The economy explained...in an unnaturally huge nutshell

This blog is about a great article I read regarding the economy. Check it out. It gets deep, but there's knowledge in them there words!

Probably my favorite publication ever is The New Yorker. The cartoons are witty and wild sometimes. The poetry is great. The features are marvelous. One of my personal favorites was A Better Brew, but The New Yorker is filled with so many stories about a vibrant, diverse world. The writing is tremendous. These people have the craft down. I mean, seriously, I was engrossed in an article about Alec Baldwin, for crying out loud. It was that good.

I digress. I found another favorite article, one that has helped me better understand this financial poo storm. It's the grandest poo storm in my adult life. The article is Anatomy of a Meltdown: Ben Bernanke and the financial crisis and it's written by John Cassidy. Like many of the New Yorker's material, it's comprehensive (read: long). I actually started writing this blog halfway through the article. I wanted to get my thoughts out while they were still around for the harvest.

The article pulled me two emotional directions. On the one hand, I felt bad for Bernanke, the Fed chairman. He really is a brilliant dude, one that can think on levels that few can even fathom. The worldwide recession was an avalanche. Once a little turned into a lot, no one man was going to stop it.

Bernanke thought that the Fed should stick to a traditional role and if a bubble (.com bubble, housing bubble, etc.) burst, then the Fed could bring down rates to ease the blow to the overall economy and the system would self-regulate. The article mentions an M.I.T. professor who said this model didn't take into account the possibility of credit running dry. Credit running dry. Hmmm.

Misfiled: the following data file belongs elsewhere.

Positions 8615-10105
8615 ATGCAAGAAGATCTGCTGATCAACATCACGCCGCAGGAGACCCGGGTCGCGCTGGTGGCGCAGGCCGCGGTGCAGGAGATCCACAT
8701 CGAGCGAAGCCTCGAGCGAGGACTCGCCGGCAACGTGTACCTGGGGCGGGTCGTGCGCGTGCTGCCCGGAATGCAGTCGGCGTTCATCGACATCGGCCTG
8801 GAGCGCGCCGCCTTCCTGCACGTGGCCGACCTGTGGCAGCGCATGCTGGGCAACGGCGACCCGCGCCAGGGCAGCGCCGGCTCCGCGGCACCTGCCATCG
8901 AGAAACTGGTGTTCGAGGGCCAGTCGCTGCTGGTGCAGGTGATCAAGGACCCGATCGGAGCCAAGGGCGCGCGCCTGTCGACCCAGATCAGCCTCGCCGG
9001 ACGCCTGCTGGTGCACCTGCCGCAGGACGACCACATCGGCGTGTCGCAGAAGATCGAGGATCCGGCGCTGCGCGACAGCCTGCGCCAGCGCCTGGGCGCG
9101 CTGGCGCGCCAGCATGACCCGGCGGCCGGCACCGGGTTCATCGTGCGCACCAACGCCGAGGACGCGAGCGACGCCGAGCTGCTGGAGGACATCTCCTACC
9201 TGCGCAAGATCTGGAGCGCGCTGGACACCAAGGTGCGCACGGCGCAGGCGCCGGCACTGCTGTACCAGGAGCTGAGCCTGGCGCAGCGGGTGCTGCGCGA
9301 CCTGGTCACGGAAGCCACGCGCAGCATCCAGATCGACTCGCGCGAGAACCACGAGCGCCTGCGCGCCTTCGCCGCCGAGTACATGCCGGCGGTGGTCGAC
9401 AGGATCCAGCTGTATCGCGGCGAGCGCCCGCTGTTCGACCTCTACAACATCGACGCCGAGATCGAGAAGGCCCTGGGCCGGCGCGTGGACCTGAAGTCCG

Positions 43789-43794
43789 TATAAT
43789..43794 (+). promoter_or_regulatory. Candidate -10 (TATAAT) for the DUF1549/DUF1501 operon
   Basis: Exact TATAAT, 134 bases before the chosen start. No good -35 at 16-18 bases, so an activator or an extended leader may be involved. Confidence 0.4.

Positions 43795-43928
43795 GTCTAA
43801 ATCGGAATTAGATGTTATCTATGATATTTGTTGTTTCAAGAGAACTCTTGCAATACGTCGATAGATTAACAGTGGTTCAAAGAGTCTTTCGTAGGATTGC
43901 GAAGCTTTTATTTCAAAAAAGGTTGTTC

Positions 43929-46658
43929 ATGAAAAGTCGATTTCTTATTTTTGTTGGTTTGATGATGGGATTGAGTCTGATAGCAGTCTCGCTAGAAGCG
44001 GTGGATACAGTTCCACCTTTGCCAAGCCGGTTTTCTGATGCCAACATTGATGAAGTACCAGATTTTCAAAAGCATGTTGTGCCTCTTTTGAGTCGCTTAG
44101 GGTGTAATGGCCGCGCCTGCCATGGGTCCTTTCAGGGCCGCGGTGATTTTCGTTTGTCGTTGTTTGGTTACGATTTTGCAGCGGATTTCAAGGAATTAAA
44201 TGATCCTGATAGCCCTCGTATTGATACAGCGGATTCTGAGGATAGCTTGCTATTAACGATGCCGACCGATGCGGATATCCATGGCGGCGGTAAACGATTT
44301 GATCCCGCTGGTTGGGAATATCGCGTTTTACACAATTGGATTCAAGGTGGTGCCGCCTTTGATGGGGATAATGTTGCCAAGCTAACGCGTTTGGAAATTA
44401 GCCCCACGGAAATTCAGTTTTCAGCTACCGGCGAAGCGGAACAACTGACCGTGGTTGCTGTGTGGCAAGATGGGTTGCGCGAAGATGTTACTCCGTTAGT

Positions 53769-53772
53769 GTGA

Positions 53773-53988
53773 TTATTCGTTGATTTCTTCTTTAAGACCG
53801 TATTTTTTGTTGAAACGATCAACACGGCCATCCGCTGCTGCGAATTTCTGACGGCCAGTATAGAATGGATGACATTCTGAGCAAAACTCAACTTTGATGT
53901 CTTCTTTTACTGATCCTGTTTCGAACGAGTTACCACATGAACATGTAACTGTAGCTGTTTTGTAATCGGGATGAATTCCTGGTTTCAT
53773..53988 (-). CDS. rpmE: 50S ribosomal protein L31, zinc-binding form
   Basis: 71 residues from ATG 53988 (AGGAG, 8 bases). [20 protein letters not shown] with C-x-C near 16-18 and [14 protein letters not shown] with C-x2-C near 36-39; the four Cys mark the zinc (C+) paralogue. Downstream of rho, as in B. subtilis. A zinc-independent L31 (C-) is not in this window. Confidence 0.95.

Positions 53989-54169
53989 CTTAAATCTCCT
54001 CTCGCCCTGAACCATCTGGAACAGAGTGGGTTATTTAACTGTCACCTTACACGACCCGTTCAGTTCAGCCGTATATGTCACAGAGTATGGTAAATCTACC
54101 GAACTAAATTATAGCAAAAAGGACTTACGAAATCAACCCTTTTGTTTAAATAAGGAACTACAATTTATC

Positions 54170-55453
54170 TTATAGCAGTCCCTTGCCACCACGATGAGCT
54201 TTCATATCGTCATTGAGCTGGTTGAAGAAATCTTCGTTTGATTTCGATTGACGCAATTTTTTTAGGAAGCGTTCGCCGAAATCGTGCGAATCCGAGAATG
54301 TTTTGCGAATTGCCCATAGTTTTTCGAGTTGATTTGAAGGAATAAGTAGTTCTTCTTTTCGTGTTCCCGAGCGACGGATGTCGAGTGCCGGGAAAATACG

The economic avalanche is bigger than any one person, but Bernanke's decision to not rescue Lehman Brothers is being dubbed the breaking point for the downturn. Here's a taste from the article:
"Between October 6th and October 10th, the Dow suffered its worst week in a hundred years, falling eighteen per cent. As the selling spread to overseas markets, the Fed’s failure to save Lehman Brothers was roundly condemned. Christine Lagarde, the French finance minister, described it as a 'horrendous' error that threatened the global financial system. Richard Portes, an economist at the London Business School, wrote in the Financial Times, 'The U.S. authorities’ decision to let Lehman Brothers fail will be severely criticised by financial historians—the next generation of Bernankes.'"

A little later Cassidy wrote that in 2005 Bernanke denied that the global troubles were from excess spending in the U.S., but instead were caused "excess saving in China and other developing countries, where consumption was artificially low."

Excessive saving was the problem, eh? Really, Mr. Bernanke et al., you're going with that? I'm just saying that "excessive saving" sounds like a pretty sweet problem. Sign me up for that one.

Sometimes I think this article depicts Mr. Bernanke as one step behind everything - the warning signs, the trends and he was behind on admitting that there were problems festering. The way I interpret the article is that Mr. Bernanke is dealing with some denial. Great big eff ups on his part. He's not alone, but he's a player.

Bernanke is exhausted. The article hints at that subtly, but enough for me to notice. He's got quite the job ahead of him. This is where, for all his faults, I really do start feeling bad for the man (again). And even though there's a major transition going on in the country, he's not home free. He's been appointed to serve until January 2010.

If you want to curl up by the fire and understand this big ol' financial fecal-fest, I'd once again recommend John Cassidy's article Anatomy of a Meltdown Ben Bernanke and the financial crisis. Yes, it is kind of a Ben Bernanke beat-down, but it's not completely undeserved. It's very informative. You just have to be ready for a bunch of information. This article, much like this financial crisis, is going to be long.


And for some reason, this still feels like the first act in a tragic play.

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